Now, the company has drill rigs on site that, by the end of this year, should be fully integrated into its in-country remote operations centre. The rigs – six fully autonomous Epiroc Pit Viper 351s and three tele-remote SmartRoc D65s – will eventually be overseen from this remote operations centre.

IM put some questions to Tito Cacho, General Manager of Quellaveco, to find out more about these rigs and what led to the planned automation leap at the mine.

IM: How did your experience with Epiroc on developing and implementing a new tele-remote drilling project at Los Bronces influence the decision to implement a fully autonomous drill fleet at Quellaveco? Did many of the people that implemented the Los Bronces project come over to Quellaveco?

TC: One of the objectives of Anglo American has been building a modern and fully digital mine at Quellaveco, incorporating the latest technologies to make this an even safer, productive and sustainable mining operation. A team of Anglo American engineers that were involved in the Los Bronces implementation have assisted in some aspects of the project in Quellaveco, bringing the benefits from our experience gained in Chile.

IM: What qualities does Quellaveco as an asset have in terms of applying autonomous drilling (aside from the fact it is a ‘greenfield mine’ you can design around automation)?

TC: We believe that Quellaveco will set a new standard. Through our experience with automation, the industry is driving towards safer and more reliable operations. This can make a significant difference not only to the mining operations itself but for our stakeholders who increasingly demand more sustainable operations.

Our team has been developing processes and procedures to build autonomy into the operational culture from day one. We are developing multifunctional skills in our operators and technicians, so that they learn about new roles and equipment operation, giving us the flexibility for people to work in any part of the process. The enthusiasm and willingness to learn and work with this new technology that we have seen in all the groups in Quellaveco has been an incredible asset.

IM: What other benefits stood out to you when evaluating fully autonomous drilling at the asset (safety, productivity, etc)?

TC: Safety is the primary benefit, and, as you know, is our most important value at Anglo American. We can distance an operator from areas of risk and put them in an environment that is safer, with less exposure to dust, noise and vibration. The operator becomes an autonomous drilling controller and is more comfortable and in a better ergonomic position. In addition, we have been able to improve the use, efficiency and precision of the equipment, and the ability to control multiple machines per person are notable benefits over manual operation.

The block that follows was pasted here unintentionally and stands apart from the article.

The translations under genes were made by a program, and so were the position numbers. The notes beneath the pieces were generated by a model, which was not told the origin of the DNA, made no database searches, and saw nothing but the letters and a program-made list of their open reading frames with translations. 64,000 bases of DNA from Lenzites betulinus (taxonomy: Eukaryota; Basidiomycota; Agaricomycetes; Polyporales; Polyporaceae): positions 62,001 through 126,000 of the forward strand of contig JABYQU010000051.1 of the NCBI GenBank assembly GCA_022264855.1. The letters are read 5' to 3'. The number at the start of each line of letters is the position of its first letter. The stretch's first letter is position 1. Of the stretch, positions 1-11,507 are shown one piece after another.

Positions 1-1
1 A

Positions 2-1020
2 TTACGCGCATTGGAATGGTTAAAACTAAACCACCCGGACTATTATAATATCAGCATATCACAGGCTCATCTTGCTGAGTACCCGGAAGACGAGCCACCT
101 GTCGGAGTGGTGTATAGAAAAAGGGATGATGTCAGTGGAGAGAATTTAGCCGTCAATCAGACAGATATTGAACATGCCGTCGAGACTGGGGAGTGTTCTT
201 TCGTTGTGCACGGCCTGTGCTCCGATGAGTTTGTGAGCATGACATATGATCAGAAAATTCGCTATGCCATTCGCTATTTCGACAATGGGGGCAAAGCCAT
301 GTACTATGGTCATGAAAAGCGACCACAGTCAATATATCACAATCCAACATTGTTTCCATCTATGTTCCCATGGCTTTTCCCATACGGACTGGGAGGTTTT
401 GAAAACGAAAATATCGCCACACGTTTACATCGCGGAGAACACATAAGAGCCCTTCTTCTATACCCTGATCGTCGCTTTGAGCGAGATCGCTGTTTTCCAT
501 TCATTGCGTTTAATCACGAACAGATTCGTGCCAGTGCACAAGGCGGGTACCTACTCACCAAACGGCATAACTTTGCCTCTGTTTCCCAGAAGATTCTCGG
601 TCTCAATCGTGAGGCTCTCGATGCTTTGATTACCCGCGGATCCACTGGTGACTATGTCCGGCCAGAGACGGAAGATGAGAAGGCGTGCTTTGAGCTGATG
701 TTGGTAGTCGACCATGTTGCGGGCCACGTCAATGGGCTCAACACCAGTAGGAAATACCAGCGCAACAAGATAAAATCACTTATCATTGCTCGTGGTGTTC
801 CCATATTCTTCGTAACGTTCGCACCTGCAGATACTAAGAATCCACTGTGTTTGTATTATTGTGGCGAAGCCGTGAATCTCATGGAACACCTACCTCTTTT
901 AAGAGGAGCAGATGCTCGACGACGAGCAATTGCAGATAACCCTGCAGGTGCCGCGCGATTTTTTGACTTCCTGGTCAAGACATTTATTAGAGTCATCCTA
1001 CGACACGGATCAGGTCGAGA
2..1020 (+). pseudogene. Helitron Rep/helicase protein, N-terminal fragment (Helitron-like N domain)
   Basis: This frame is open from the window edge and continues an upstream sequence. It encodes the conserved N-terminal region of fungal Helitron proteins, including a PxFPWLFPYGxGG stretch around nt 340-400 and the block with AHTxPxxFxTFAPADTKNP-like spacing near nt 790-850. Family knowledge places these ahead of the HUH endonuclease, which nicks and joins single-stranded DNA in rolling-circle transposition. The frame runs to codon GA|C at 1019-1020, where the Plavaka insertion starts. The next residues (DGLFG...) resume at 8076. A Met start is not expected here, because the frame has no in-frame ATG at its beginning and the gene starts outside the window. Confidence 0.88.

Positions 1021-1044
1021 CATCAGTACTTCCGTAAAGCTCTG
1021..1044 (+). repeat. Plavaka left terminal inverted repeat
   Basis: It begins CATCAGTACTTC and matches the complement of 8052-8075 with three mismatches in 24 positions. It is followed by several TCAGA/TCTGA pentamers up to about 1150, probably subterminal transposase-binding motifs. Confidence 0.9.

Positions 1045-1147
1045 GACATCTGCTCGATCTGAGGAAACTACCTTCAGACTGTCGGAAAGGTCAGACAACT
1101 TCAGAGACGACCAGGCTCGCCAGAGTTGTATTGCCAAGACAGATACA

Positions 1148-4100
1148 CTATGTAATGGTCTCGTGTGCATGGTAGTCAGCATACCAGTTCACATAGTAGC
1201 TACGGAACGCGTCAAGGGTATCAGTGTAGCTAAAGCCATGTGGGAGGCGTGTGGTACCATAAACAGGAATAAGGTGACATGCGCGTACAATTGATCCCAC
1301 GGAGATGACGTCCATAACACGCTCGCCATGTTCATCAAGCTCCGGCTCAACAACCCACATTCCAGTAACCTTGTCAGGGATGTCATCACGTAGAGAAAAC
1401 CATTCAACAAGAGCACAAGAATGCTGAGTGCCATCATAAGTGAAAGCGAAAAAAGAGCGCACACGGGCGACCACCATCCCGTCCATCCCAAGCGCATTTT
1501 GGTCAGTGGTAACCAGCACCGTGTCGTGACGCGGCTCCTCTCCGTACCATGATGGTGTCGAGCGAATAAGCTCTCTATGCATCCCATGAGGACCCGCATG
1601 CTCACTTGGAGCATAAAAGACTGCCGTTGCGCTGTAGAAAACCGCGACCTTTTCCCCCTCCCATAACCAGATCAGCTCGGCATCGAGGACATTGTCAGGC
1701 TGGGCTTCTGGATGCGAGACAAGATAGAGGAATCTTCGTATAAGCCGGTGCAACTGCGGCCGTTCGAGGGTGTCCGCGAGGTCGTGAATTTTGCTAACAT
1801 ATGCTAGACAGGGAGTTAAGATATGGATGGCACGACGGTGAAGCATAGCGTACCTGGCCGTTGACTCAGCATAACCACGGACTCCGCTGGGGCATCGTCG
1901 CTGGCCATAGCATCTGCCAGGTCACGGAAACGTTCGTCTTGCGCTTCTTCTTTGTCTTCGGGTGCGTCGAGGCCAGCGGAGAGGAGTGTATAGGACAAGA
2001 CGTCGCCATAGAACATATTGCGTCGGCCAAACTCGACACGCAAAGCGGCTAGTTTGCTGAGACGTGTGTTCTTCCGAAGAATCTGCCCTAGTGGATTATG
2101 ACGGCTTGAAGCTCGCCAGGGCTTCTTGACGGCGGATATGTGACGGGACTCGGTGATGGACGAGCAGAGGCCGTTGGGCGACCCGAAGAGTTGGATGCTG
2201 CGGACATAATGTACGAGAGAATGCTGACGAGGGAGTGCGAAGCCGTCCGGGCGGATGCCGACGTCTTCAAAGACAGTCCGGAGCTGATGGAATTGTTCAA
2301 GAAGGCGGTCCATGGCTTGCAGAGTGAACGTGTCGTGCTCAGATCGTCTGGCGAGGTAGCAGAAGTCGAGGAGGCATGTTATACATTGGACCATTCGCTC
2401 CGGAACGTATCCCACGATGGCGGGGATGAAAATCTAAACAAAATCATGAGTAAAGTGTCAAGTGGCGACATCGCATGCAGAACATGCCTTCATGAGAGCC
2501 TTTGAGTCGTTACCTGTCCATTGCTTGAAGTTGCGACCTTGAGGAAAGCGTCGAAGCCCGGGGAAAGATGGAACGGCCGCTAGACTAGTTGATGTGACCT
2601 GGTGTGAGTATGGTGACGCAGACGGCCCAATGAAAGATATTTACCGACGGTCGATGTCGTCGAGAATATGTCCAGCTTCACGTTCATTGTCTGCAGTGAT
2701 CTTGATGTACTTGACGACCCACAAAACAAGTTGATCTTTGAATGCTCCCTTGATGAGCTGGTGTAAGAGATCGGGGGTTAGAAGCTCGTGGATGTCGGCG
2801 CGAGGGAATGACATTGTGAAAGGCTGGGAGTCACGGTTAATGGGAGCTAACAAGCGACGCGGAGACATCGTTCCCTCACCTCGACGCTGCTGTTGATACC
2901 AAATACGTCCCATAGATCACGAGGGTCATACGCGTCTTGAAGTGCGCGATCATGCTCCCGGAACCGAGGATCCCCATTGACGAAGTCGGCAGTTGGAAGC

Anglo plans to deploy six fully autonomous Epiroc Pit Viper 351s at the operation

IM: How easy is it to implement fully autonomous drilling operations in Peru from a regulatory perspective? How does it compare with other countries?

TC: Anglo American’s approach is engaging with regulatory authorities from the beginning, and that is what we have done in Peru. We believe our stakeholders see the advantages of having a modern and fully digital mine operating in the country, from a safety, efficiency and sustainability perspective.

IM: How many rigs out of the “multiple” drill rigs you ordered from Epiroc will be autonomous? What does the timeline look like from here in terms of them reaching their capacity? When will their control and oversight be integrated into the remote operations centre?

TC: Quellaveco will have six Pit Viper 351s that operate fully autonomously and three SmartRoc D65s that operate in tele-remote (operator controlled from a distance with some autonomous functions). We aim to integrate full control and oversight of the drill fleet into the remote operations centre by the second half of this year.

Anglo American and ENGIE agree on ‘green’ electricity supply for Quellaveco

Anglo American and ENGIE’s Peru-based subsidiary have signed an agreement to convert the current contracted energy supply for the Quellaveco copper project to 100% renewable sources, in addition to agreeing on another eight years of energy supply for the mine, starting in 2029, from “green energy” inputs.

The agreement will see Quellaveco, a copper project being developed by Anglo and Mitsubishi Corp, become the first mining operation to promote the construction of a non-conventional renewable energy plant, according to ENGIE.

As part of the pact, ENGIE Energía Perú has agreed to convert the total electricity supply for Quellaveco (187 MW) to 100% green energy, with 150 MW of supply over eight years from 2029 also coming from green energy sources.

ENGIE Energía Perú will source the renewable energy from its Punta Lomitas wind power plant, an in-development wind farm with a joint nominal capacity of 260 MW located in Ocucaje-Ica and a 60 km transmission line connecting the plant with the National Interconnected Electric System. The project has been granted a generation and transmission concession by the Ministry of Energy and Mines, and construction is expected to start in the second half of 2021, the company says.